When parents of a child with special needs divorce, it’s an added complication to a situation that’s already got plenty of potential problems.
Normally, parenting plans and issues involving custody and visitation can be sorted out fairly easily, but any plans involving a child with special needs must be carefully evaluated with the child’s unique limitations in mind. Thinking ahead can help you come up with a better plan for the future.
Co-parenting a special needs child involves figuring in multiple logistics concerns
It’s not uncommon for one parent to be a child’s 24-hour caregiver when there are special needs. You must have a plan in place for who will care for your child when they’re in the other parent’s custody if a custodial exchange is going to work.
Special needs children may also have certain routines in place, whether it’s going to the bathroom, doctor or eating. They may require the use of specific equipment to regularly carry out certain activities. You’ll need to ensure that whatever parenting plan you and your ex come up with will allow your child to maintain a consistent routine.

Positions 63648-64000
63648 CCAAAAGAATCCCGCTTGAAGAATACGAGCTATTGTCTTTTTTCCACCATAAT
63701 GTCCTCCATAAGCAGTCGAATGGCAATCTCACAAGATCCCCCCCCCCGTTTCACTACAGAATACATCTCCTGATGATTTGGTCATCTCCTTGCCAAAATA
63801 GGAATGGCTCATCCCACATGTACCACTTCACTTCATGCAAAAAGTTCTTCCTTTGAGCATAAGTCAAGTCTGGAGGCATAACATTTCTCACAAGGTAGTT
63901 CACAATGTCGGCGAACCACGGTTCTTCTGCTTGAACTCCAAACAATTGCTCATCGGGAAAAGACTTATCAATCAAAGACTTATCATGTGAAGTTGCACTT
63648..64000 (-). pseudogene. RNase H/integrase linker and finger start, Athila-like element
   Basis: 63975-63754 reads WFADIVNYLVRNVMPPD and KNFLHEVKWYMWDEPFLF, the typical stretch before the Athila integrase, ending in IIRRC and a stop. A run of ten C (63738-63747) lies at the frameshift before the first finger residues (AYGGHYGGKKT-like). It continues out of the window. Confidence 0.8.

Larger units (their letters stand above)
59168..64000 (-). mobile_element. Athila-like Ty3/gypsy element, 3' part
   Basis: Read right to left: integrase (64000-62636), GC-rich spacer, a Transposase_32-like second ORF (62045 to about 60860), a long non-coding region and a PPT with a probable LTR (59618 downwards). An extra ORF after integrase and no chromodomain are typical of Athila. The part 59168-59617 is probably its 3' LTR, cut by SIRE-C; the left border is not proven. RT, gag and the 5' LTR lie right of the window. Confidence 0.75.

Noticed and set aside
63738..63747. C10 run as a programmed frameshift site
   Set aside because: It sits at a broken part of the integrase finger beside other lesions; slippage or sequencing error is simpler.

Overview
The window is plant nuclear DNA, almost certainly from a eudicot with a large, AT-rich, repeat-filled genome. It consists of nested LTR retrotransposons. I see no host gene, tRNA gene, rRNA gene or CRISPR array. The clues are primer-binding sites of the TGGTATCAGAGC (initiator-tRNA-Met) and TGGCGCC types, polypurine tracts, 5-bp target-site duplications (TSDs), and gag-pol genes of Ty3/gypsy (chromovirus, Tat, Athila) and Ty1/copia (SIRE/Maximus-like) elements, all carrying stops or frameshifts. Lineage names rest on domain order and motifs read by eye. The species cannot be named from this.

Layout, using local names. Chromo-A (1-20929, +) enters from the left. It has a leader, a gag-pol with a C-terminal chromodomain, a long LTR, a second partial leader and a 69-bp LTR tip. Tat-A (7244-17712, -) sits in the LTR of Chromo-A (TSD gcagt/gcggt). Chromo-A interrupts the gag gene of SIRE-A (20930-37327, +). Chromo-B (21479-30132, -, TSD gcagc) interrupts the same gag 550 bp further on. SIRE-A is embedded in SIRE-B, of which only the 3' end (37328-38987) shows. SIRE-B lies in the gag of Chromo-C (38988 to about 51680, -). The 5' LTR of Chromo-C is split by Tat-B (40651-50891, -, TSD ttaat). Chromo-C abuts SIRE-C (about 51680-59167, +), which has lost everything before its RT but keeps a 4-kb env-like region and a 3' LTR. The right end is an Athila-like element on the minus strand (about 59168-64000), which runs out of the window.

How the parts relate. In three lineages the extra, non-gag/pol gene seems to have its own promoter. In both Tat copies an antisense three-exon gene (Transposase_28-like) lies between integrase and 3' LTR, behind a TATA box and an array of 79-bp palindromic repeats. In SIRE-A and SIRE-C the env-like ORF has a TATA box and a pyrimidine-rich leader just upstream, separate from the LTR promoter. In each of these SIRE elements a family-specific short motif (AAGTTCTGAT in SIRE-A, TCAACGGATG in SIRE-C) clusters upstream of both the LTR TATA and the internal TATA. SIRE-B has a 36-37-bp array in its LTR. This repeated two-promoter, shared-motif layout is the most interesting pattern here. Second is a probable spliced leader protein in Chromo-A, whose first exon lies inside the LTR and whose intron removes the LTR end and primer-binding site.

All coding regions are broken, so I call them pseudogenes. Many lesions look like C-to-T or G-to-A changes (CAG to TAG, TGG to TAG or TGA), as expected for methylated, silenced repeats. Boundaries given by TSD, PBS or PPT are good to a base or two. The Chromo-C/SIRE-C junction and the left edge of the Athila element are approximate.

Custody schedules that may be most effective in raising a special needs child
The custodial agreement that works best for a special needs child will likely vary depending on the case. A “bird’s nest” approach — where your child lives in one place and you and your co-parent rotate in and out on your parenting schedule — is one possible option.
Making arrangements for a third-party caregiver to come into the non-24 caregiving parent’s home may be an option if trade-offs are going to occur. In a case such as that, it may be necessary for a third party to also transport your child to their appointments or to move their equipment from one parent’s home to the next. Arranging for your child to spend more extended periods at each parent’s home may be warranted if you’re going to take such an approach.
Most family law attorneys who handle custody matters will have experience helping other parents craft parenting plans in cases like yours. Your attorney will be able to use their experience and insight in helping you craft a plan in your case.